(3) Breakthrough Institute
(4) The Long Now Foundation
(5) Ronald Bailey 2011 The Myth of Pristine Nature.
(6) Peter Kareiva, Michelle Marvier and Robert Lalasz  Conservation in the Anthropocene.
(7) Steward (Brand 2015) Rethinking Extinction.
(8) Interview with Emma Marris.
(9) Peter Kareiva, Michelle Marvier and Robert Lalasz  Conservation in the Anthropocene.
(10) Stewart Brand (2015) Rethinking Extinction.
(11) Brian Miller, Michael Soulé, and John Terborgh, The “New Conservation’s” Surrender to Development.

 

[George Wuerthner is Ecological Projects Director of the Foundation for Deep Ecology]

The Dying Planet Index: Life, Death and Man’s Domination of Nature

The White Horse Press

Environmental Values 24 no.1: 1-7, 2015

by Clive Spash

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Excerpt:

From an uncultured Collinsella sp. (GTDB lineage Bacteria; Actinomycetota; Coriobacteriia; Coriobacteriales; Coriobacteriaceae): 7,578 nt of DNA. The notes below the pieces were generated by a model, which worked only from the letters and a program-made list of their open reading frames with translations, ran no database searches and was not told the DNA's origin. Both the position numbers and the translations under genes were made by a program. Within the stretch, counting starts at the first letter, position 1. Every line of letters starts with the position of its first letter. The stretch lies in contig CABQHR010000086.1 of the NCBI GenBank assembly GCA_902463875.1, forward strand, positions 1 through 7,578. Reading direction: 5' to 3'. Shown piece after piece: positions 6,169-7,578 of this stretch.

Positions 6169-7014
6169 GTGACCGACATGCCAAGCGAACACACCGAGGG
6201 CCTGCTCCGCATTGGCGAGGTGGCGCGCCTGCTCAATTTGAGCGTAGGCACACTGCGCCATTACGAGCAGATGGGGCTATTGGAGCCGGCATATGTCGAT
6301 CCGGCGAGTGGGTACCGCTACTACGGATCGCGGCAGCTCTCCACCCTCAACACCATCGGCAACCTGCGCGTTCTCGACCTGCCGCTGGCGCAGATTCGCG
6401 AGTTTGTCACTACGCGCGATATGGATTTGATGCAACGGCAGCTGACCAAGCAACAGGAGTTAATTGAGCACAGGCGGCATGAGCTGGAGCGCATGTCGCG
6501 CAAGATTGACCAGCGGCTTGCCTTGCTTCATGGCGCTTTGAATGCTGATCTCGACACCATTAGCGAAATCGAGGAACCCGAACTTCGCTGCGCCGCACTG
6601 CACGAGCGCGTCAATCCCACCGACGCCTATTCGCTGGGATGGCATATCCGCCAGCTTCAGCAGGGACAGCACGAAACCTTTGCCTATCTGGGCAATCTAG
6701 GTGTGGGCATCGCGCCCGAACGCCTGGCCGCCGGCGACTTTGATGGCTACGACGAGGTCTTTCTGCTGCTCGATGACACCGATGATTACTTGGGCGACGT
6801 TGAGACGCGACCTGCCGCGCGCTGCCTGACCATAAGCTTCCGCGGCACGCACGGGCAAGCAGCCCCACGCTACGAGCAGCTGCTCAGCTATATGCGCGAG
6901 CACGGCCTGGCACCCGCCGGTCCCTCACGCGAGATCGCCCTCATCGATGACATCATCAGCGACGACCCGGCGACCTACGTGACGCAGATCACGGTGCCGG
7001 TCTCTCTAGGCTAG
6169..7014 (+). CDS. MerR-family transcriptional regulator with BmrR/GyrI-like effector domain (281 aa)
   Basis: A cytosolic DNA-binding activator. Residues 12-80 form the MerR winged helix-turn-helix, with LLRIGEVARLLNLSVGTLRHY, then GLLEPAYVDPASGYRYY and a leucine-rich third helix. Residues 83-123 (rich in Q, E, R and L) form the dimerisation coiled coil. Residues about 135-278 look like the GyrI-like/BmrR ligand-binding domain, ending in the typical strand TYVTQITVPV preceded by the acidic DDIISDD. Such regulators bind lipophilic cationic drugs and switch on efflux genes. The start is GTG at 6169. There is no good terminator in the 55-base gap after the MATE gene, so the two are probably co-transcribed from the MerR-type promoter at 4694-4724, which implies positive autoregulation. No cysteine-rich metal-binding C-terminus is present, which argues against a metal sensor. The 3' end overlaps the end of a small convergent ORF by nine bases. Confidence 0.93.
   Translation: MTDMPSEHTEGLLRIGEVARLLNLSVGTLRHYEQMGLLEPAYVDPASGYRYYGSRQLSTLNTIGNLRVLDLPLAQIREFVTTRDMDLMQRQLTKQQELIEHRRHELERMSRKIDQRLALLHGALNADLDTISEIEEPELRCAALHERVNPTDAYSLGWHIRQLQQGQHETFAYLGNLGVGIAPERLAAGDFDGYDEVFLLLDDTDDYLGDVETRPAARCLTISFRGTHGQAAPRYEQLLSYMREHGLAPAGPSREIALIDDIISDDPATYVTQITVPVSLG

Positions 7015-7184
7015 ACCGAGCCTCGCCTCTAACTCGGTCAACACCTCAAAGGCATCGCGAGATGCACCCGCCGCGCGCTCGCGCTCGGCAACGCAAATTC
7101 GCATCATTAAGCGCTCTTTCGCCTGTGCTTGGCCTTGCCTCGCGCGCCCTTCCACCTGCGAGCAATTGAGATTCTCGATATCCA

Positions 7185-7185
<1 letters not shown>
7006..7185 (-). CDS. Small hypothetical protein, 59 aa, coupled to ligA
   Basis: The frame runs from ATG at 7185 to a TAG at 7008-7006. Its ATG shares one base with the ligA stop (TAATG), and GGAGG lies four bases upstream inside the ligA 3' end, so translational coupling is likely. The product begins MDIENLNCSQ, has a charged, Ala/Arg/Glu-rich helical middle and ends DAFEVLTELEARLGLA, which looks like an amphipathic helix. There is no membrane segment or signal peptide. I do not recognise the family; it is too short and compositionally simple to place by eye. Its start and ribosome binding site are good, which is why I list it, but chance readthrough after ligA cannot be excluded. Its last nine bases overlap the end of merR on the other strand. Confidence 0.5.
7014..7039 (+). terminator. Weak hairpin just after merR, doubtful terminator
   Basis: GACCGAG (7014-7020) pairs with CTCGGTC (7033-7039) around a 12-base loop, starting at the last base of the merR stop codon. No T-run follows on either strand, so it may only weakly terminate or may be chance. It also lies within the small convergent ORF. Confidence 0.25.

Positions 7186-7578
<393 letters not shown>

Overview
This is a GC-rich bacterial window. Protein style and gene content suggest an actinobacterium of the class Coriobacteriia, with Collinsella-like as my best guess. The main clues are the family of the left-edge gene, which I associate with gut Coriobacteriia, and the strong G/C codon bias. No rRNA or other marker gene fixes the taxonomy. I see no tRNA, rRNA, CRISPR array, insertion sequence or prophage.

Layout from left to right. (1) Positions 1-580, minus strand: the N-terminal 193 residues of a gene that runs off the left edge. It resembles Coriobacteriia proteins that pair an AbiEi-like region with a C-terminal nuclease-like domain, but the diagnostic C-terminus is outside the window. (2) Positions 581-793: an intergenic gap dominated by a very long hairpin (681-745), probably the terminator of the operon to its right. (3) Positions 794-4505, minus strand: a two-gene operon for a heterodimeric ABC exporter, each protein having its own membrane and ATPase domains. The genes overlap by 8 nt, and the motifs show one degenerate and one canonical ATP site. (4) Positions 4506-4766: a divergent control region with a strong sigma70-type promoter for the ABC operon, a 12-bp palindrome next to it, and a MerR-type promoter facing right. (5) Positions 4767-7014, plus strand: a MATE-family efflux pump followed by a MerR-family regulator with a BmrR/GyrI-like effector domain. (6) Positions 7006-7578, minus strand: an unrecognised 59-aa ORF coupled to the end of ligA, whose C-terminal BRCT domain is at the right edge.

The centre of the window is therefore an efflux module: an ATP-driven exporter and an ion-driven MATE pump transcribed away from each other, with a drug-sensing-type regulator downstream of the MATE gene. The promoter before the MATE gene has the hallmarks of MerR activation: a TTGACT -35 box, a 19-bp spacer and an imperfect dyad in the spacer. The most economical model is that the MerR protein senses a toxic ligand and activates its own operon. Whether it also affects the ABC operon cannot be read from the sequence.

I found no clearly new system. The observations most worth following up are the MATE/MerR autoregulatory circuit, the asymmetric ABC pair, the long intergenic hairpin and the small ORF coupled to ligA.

During my time working in Australia for the Commonwealth Scientific Industrial Research Organisation (CSIRO) I visited a nondescript building on the rural work site outside Canberra. This restricted access building held the Australian National Wildlife Collection. What the building in fact held was the preserved dead bodies of species, some of which were extinct. The curator was especially pleased at having collected rare specimens. He told of finding one such for sale in a rural market and how he proceeded to order more from the vendor so other collections around the world could have a specimen as well. That this egalitarian act on behalf of collectors would have wiped out the last remnant of a species did not seem to have crossed his mind. Looking at the bottles of rare pickled amphibians and drawers of compressed and preserved bodies of birds was for me a bizarre experience. In this mortician’s chamber the careful cataloguing of decline was ongoing but with some kind of abstraction from the reality of it all. There was nothing wild here and certainly no life. The Australian National Dead Animal Collection would certainly have been a more accurate and truthful description.There was nothing wild here and certainly no life. The Australian National Dead Animal Collection would certainly have been a more accurate and truthful description.